As we saw in the first part of this article, the early 1950s were an experimental gold mine for particle physics, with new particles being discovered almost every week. What was missing, though, was a theory to describe the new discoveries. It took another decade and two Nobel Prizes before the particle zoo was finally tamed.

Quarks to the rescue

Frank Wilczek

Frank Wilczek.

In 1964 Murray Gell-Mann and George Zweig independently proposed that all those different particles weren't themselves fundamental, but made up of even smaller particles which Gell-Mann called quarks. Quarks, they suggested, came in three colours and it was the way differently coloured quarks fit together that determined the nature of the larger particle they formed.

The idea of quarks made things wonderfully simple, but as Dyson already pointed out, it's no good predicting particles if nobody then discovers them. And for quite a while nobody did. "People looked in exotic places. They searched in moon rocks, all kinds of things, and no quarks," says Wilczek. So people suspected that quarks were clingy: they could only exist in groups that formed larger particles, a phenomenon that is now known as confinement. But, as Wilczek has written, "Giving it a dignified name doesn't make it less weird." That kind of behaviour was entirely unknown in the context of quantum field theory, casting further doubts on its validity.

In the late 1960s experimental evidence for the existence of quarks finally came. Using energetic photons to look inside protons at the Stanford Linear Accelerator (SLAC), Jerome Friedman, Henry Kendall and Richard Taylor saw that protons really were made up of things that looked like quarks. In 1969 Gell-Mann received the Nobel Prize in Physics for their prediction, and Friedman, Kandall and Taylor were honoured with the same prize in 1990.

Why is energy the reciprocal of distance?

Quantum theory loves a duality; one description or value is never enough. The state of a system can be equivalently described by a wave function and a Hamiltonian matrix. Superposition says that, before you measure it, the property of something can, and does, have more than one value at the same time. All the fundamental ingredients in the universe — whether matter or forces — are both particles and waves. It's this last one, the wave/particle duality, that explains this particular duality: in quantum theory energy is like the reciprocal of distance.

In 1924 Louis de Broglie came up with equations that related the particle-like and wave-like properties of any fundamental particle: the momentum p (a particle-like property, it is usually defined as mass times velocity, p=mv) is inversely proportional to the wavelength, λ. That is:


where h is Planck's constant. Momentum is a measure of a particle's energy, while wavelength is (obviously) a measure of length (the length of one complete cycle of the wave — you can think of it as the distance between two neighbouring peaks). So if you are dealing with things at high energies then you are dealing with things at short distances. Conversely, if you are dealing with things at lower energies the distances involved are large.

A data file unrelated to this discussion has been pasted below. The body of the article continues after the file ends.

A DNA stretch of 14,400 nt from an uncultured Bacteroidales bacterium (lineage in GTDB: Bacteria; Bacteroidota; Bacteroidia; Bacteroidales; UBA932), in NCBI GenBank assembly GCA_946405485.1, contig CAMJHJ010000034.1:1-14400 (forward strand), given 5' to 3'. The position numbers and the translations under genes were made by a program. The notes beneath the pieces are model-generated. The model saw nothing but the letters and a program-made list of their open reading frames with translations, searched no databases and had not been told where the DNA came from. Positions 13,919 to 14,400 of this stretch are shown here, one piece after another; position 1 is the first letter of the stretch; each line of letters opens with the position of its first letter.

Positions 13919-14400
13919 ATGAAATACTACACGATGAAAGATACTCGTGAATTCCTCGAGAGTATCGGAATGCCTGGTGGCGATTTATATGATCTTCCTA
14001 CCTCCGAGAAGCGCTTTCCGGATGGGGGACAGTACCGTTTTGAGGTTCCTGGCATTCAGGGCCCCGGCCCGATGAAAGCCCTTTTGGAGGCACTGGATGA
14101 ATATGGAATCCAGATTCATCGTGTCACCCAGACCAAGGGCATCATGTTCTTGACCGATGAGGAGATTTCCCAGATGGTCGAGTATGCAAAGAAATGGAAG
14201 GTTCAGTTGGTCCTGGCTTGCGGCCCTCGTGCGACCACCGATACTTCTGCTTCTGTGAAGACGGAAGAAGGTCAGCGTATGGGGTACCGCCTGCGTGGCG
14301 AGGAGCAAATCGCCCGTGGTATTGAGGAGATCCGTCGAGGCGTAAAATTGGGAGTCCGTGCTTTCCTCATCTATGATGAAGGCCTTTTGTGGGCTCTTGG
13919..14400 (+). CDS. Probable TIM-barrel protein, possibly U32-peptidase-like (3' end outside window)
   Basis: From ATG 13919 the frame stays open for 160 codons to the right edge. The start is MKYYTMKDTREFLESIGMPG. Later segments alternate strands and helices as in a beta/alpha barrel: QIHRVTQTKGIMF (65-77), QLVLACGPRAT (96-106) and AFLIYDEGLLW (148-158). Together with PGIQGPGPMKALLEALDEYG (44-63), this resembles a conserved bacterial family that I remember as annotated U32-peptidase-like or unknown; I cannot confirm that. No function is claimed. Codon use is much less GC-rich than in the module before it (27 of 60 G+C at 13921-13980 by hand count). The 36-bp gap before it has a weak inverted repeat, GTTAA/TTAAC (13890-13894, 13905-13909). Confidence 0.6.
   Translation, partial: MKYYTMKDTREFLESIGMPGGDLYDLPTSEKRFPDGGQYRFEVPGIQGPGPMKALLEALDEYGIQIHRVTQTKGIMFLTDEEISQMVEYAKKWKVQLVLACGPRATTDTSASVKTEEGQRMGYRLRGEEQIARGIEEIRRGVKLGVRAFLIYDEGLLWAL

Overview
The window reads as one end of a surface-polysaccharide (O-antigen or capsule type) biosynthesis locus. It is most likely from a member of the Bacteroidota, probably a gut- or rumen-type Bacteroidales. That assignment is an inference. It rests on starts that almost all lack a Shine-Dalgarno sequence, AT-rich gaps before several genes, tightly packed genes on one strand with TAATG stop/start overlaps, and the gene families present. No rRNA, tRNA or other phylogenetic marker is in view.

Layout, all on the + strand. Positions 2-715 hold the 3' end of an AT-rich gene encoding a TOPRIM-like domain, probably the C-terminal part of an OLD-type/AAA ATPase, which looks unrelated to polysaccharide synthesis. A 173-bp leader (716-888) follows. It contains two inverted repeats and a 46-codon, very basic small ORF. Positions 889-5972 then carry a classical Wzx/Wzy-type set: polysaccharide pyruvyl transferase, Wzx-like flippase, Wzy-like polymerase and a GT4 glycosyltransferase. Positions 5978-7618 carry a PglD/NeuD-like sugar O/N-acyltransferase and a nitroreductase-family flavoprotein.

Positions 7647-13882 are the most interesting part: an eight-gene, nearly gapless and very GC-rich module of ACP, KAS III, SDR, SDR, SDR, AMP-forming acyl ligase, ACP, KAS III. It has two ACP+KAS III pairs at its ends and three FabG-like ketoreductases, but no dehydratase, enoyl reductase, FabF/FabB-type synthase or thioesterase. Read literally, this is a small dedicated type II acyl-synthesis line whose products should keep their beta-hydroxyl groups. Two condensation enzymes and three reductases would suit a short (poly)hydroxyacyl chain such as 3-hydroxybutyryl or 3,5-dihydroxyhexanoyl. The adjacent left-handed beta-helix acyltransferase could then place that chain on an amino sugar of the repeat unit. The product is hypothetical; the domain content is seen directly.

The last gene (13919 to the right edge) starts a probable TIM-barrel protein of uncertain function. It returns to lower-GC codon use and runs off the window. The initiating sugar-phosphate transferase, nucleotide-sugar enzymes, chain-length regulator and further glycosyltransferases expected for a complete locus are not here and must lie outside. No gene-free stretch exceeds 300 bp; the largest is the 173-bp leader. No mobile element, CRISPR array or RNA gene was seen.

The experimental observations, however, posed another mystery. The power that is unleashed when an atom is split shows just how strong the strong force is. Quarks stick together to form the bigger particles that form atoms because they feel that strong force. Yet, experiments seemed to show that when quarks were hit very hard, the effect of that strong force simply vanished – the quarks behaved as if they felt no force at all; they behave like "free" particles. In quantum theory, high energies correspond to small distances (see the box). "So over very short intervals in space and time, quarks seem to move freely," explains Wilczek. "But if they keep doing that, and start to threaten to get out of the proton, then they inevitably get pulled back."

"That was, on the one hand, encouraging for quantum field theory, in the sense that it did appear that there were simple building blocks, that behaved simply in some circumstances. On the other hand, it seemed very peculiar, to say the least, that you had a force that grew with distance. There was a big question whether that could be reconciled with quantum field theory."

Free, at last

It was Wilczek, together with his supervisor David Gross, who solved the riddle in 1973, when Wilczek was only 22. "I had been a graduate student in maths, but I was floundering, so I wanted to move over to physics," he recalls. "I took a course from David Gross on quantum field theory. We hit it off, and we started working together."

One of the lessons from the earlier days of quantum field theory had been that the vacuum — supposed empty space — is in fact seething with activity (see here to find out more). So-called virtual particles can pop in and out of existence for fleeting moments of time and they can effect what we observe about non-virtual particles. It's a "music of the void," as Wilczek has called it. In fact, it's the contribution of increasing numbers of virtual particles that leads to the infinite sums mentioned above.

In QED the particle that exerts the force is the electron by virtue of its negative charge. If you are trying to look at an electron, the attempt tends to be frustrated by its virtual entourage: pairs of virtual electrons and their positively charged anti-twins, positrons, crowd around the original particle (see the figure on the right). If you try to measure the electron’s charge, which dictates the strength of the electromagnetic force (the coupling constant), you can't. All you will be able to measure is the charge of the whole assembly, as the virtual particles screen the electron’s bare charge. The virtual particles actually cancel some of the original electron's charge. So as you get closer to the electron, there will be fewer virtual particles in the way to screen the bare charge, and what you measure, the effective charge, goes up.

Virtual electron-positron pairs

Virtual electron-positron pairs clouding around a central electron with positively charged positrons attracted to the centre.

Wilczek and Gross realised that with the strong force, the screening goes the other way. A quark also comes with a cloud of virtual particles, but in this case, they don't reduce, but instead add to the original quark's strength. This is why the strong force gets stronger the further away you are from a source. And it also explains why quarks, when knocked about hard at high energies behave like they are feeling no force at all, even though they interact strongly and are confined together with other quarks — high energies can for short periods knock them out of their reinforcing virtual cloud, leaving them only with their relatively weak intrinsic strength.